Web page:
Using Wittgenstein's conception of "forms of life," this essay argues that the deliberately and remarkably impersonal style of John Stuart Mill's Autobiography is a way of dramatizing and making known a life bereft of ordinary relations, of access to ordinary language and practice in the most ordinary forms of intimacy and exhange. Rather than reading the text as an excercise in repression and omission, the most disturbing and revealing facts of Mill's life story are shown to lie on the very surface of the work - in the consistent idiosyncracies of its idiom. Such a reading places the Autobiography in a potentially constructive relation to Mill's philosophy, for the formative everyday engagement with others so absent in the childhood Mill records is precisely the element he would identify as a crucial deficiency within Benthamism and a critical element in any ethnical account of human motives, interest, and ends.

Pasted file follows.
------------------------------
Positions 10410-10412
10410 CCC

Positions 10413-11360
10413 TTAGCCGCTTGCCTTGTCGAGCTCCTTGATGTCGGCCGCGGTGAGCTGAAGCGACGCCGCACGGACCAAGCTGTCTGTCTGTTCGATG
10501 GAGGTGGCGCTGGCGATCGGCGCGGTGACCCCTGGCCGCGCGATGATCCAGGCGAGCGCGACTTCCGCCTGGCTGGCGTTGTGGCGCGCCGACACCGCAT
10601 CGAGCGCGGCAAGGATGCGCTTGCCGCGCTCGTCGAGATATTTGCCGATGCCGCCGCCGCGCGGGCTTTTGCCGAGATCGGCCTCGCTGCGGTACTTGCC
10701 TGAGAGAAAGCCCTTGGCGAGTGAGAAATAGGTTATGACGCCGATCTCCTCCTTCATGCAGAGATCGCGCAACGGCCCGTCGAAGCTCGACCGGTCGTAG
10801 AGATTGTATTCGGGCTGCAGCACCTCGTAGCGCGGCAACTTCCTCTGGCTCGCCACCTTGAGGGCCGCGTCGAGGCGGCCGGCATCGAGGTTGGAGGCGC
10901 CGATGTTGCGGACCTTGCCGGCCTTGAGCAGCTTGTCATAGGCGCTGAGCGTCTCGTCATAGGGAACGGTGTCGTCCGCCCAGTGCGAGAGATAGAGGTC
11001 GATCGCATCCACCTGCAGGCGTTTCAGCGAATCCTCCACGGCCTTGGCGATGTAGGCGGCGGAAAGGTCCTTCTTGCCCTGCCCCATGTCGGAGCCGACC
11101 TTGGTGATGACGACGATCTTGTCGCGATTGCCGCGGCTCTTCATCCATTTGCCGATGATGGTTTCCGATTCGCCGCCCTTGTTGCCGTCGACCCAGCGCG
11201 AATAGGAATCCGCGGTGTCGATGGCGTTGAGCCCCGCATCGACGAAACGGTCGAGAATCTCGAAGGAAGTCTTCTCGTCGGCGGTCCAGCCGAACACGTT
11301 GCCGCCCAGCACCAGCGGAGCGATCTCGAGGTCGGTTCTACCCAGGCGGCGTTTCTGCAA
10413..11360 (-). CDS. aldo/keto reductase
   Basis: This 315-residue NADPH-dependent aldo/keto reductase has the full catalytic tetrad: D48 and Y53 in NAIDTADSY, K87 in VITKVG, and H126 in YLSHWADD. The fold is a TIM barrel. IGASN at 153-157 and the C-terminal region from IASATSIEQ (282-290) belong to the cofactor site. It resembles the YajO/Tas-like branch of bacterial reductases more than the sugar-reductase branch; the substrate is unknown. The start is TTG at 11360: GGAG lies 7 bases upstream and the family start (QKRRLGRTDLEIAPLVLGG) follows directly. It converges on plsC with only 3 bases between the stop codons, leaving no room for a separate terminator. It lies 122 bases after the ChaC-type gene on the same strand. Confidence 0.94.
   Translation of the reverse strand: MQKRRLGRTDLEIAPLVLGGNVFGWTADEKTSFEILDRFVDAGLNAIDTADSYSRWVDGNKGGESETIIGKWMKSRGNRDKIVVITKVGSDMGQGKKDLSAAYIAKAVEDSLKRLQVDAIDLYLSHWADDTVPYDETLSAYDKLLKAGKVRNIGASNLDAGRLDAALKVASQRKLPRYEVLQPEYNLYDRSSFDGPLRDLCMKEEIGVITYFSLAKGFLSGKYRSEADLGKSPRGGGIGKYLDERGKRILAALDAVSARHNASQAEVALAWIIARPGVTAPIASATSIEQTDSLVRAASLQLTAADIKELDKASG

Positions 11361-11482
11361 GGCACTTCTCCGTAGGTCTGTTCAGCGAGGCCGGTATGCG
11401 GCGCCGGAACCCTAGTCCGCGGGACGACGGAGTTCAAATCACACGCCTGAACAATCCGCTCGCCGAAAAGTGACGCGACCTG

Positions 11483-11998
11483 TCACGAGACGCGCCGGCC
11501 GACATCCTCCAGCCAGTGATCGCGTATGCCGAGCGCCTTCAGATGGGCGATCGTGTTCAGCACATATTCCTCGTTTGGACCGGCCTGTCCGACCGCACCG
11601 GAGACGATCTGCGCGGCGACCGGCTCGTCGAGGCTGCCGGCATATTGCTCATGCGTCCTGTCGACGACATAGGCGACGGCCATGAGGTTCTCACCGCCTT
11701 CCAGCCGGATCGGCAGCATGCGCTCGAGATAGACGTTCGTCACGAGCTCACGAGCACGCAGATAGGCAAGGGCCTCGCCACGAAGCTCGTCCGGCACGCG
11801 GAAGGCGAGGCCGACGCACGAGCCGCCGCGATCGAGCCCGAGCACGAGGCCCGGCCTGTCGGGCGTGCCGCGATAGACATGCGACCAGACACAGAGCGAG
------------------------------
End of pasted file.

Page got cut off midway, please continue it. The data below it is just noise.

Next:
All Science Journal Classification (ASJC) codes
- Literature and Literary Theory